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Tournament full of holiday cheers
Not all the competition at the seMissourian Christmas Tournament was between the basketball teams. Cheerleading squads are there primarily to pump up their team with yells and to add to the atmosphere. But they admit that if the game is close, they can't help wanting to top the other team's cheerleaders if they can.
"We have a lot of people that can do handsprings if the game is real competitive," Lauren Smith, co-captain of the Charleston, Mo., cheerleading squad, said Monday night before the championship game between her school and Notre Dame.
Counterpart Holly Bauer, co-captain of the Notre Dame cheerleading squad, concurred.
"When it's a big game, we feel competitive," Bauer said. "We do have more competitive builds and throw the girls higher."
Bell City, Mo., and Oran, Mo., high schools played for third place in the preliminary game Monday night. The rivalry between the schools is intense this year. Both have highly competitive teams and coaches, said Kerry Swain, the Oran cheerleader sponsor.
"We're both a little salty, as coach Wood would say." Mitch Wood is the Oran coach.
Brent Graviett, a junior on the Oran team, thinks his own school's cheerleaders were the best at the tournament. "They always keep us pumped up and keep the crowd pumped up, and their dance routines are good," he said. "The crowd loves them."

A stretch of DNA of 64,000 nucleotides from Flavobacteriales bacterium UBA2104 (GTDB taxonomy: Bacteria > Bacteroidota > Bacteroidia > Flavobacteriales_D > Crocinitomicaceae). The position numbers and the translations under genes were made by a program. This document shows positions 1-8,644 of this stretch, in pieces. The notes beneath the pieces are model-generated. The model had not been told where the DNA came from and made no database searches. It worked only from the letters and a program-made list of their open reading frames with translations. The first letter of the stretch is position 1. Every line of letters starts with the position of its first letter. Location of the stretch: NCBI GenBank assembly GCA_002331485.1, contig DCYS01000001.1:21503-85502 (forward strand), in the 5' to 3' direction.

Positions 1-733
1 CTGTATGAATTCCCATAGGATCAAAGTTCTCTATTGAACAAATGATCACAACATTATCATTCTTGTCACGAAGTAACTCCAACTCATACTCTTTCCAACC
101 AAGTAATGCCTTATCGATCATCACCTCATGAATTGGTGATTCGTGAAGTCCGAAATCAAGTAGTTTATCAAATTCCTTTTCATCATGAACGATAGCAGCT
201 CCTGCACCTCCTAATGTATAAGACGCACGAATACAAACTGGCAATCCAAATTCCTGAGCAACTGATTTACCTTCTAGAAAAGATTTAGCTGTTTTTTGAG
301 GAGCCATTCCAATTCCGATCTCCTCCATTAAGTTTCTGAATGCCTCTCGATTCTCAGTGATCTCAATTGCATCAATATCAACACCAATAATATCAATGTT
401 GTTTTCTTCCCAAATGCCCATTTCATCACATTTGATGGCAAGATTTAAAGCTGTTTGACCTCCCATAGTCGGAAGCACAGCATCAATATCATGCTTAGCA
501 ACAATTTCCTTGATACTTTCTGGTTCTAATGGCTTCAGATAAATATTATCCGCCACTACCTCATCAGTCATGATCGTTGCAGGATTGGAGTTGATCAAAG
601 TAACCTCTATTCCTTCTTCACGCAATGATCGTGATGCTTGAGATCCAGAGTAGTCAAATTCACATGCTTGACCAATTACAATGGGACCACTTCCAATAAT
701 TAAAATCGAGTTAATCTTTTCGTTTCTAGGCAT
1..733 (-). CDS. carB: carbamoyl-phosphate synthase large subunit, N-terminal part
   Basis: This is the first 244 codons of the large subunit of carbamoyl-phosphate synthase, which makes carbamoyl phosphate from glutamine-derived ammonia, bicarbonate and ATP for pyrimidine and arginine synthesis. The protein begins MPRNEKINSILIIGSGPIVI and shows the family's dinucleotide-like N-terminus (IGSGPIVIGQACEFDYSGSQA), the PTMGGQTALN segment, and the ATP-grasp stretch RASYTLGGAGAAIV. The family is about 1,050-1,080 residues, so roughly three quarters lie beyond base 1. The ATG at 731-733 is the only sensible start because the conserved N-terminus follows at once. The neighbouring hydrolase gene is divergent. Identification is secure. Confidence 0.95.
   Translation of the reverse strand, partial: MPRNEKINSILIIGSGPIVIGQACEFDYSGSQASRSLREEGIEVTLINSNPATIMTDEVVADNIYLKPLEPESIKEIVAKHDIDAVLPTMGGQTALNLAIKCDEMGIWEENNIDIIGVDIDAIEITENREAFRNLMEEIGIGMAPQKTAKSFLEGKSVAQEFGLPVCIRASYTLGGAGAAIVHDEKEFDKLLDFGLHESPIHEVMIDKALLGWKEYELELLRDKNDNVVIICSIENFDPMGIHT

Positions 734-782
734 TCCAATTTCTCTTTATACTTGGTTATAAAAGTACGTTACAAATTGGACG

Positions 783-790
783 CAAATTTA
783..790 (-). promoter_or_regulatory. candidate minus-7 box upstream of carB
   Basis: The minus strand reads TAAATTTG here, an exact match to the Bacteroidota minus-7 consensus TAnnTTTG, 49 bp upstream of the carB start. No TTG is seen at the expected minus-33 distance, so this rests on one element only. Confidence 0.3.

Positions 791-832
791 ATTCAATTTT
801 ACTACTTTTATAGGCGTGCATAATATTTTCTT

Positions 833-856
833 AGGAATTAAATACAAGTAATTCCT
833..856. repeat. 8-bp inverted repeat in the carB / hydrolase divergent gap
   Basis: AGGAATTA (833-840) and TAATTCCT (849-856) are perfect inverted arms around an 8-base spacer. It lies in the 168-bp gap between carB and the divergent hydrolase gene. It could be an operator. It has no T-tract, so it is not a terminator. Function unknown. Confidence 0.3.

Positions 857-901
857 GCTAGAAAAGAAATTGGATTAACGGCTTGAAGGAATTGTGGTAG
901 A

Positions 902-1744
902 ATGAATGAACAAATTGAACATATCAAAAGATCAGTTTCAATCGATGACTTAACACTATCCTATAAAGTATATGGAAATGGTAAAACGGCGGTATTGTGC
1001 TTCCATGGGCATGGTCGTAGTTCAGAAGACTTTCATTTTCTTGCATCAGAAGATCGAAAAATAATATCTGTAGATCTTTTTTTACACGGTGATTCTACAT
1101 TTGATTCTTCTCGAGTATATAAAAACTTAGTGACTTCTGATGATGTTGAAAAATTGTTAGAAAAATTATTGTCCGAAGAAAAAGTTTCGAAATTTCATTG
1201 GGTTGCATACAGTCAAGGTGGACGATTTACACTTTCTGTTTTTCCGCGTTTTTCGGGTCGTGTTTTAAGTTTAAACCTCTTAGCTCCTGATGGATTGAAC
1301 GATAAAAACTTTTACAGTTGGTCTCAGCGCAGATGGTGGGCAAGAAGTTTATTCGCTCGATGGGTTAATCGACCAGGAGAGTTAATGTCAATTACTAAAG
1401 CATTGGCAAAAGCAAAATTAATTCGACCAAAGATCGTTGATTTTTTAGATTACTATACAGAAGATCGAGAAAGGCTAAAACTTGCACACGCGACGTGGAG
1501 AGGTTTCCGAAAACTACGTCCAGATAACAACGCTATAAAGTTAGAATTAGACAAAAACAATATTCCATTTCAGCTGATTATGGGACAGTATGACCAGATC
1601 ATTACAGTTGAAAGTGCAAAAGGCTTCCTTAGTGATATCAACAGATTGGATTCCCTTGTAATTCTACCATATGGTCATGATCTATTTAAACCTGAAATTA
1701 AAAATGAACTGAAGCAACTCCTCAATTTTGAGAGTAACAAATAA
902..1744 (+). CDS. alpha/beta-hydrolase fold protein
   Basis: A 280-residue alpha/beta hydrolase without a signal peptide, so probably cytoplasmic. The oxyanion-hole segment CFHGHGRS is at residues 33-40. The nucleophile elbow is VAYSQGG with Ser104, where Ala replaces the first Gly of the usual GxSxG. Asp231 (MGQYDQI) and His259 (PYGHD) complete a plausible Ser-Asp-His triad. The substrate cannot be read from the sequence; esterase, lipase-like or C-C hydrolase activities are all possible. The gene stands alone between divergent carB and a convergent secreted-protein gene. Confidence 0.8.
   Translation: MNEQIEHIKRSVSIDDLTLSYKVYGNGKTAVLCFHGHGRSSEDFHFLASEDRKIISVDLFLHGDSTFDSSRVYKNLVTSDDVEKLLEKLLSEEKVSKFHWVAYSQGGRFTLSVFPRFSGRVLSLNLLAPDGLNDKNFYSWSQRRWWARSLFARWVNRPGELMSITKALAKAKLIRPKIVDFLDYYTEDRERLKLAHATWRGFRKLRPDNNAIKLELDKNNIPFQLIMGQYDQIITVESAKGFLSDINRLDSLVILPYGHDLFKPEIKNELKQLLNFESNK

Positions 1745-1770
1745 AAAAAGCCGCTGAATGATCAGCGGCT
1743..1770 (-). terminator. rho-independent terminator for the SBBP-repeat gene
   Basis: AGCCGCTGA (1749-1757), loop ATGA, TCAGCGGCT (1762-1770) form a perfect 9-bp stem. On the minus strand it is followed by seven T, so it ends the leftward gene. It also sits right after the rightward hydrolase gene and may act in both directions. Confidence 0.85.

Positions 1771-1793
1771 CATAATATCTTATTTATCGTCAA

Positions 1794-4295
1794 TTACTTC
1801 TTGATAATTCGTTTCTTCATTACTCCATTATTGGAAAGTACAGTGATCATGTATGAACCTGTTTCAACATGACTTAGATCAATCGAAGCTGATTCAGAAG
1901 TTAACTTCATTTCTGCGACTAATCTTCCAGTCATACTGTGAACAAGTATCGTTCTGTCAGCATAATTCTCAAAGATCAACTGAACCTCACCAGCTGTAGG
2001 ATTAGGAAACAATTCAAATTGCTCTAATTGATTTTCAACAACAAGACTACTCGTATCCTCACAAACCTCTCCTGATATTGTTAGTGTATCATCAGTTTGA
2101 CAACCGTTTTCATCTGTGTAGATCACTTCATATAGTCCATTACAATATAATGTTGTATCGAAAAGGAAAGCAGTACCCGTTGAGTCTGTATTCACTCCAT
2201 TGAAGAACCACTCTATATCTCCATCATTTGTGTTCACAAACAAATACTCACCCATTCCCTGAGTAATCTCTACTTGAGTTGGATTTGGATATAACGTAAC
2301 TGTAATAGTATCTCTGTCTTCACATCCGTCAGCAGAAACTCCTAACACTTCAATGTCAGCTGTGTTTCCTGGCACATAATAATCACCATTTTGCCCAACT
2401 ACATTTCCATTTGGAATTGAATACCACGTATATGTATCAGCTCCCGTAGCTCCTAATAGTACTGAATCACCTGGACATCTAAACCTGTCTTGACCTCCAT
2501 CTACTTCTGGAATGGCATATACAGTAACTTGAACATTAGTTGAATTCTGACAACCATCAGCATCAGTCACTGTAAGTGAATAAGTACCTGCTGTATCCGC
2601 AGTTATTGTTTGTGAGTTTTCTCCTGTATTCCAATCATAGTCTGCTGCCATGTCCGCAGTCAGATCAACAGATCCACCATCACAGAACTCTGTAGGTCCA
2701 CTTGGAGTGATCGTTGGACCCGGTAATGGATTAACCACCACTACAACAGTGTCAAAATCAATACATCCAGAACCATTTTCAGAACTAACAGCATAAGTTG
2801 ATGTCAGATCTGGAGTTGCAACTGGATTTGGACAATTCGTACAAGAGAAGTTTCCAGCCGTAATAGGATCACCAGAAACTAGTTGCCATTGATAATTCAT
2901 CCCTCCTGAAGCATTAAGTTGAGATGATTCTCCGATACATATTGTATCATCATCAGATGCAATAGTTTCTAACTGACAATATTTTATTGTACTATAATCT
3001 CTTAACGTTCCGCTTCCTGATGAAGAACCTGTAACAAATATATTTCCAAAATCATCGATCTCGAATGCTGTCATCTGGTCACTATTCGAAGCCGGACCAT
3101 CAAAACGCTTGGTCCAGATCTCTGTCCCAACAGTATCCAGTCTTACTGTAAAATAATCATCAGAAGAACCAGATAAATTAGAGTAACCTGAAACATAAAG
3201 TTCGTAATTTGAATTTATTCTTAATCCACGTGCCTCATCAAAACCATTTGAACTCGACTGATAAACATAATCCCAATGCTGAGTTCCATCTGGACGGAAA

Crowd control is one role cheerleaders play that may not be apparent to fans. If fans start yelling at referees or the other team's players, the cheerleaders know it's time to start a more positive chant.
"Our crowd is known to be unruly," said Amy Nichols, the Bell City cheerleading sponsor. "The girls try to keep good sportsmanship."
Cheering for a good team is a lot easier, said captain Katie Niemczyk, whose Bell City Cubs won the Class 1A state championship last year.
Niemczyk was born to be a cheerleader. Her older brother played on the Bell City team when she was a toddler. "I was like their mascot," she said.
Niemczyk suffered a mild concussion last year when elbowed by another cheerleader.
Also playing sports
Cheerleaders from small schools often play sports as well. At Oran High School, Carmen Duncan not only is a cheerleader but plays on the girls' basketball team at the same time of year. Her older sister, Candice, is the captain of the cheerleading squad. Candice has been cheerleading since junior high school and remembers wanting to be a cheerleader ever since she was a little girl.
"I would think of them as role models," she said.
Oran is young this year and lacks small girls to do flying stunts. Most of Oran's cheerleaders also play volleyball.
Notre Dame's Bauer doesn't have that problem. She weighs only 100 pounds and is one of the squad's fliers. She also has suffered a mild concussion, hers from being dropped on her head.
Cheerleaders think they contribute when their team wins. "When the stands are full, I know it helps when the crowd is loud," Bauer said.
Joe Dufek, a junior on the Notre Dame team, prefers the Scott City cheerleaders "just because they're loud." But he doesn't think cheerleaders have any effect on the outcome of games.
"I don't really pay attention to cheerleaders," he said. "They're here just for looks."
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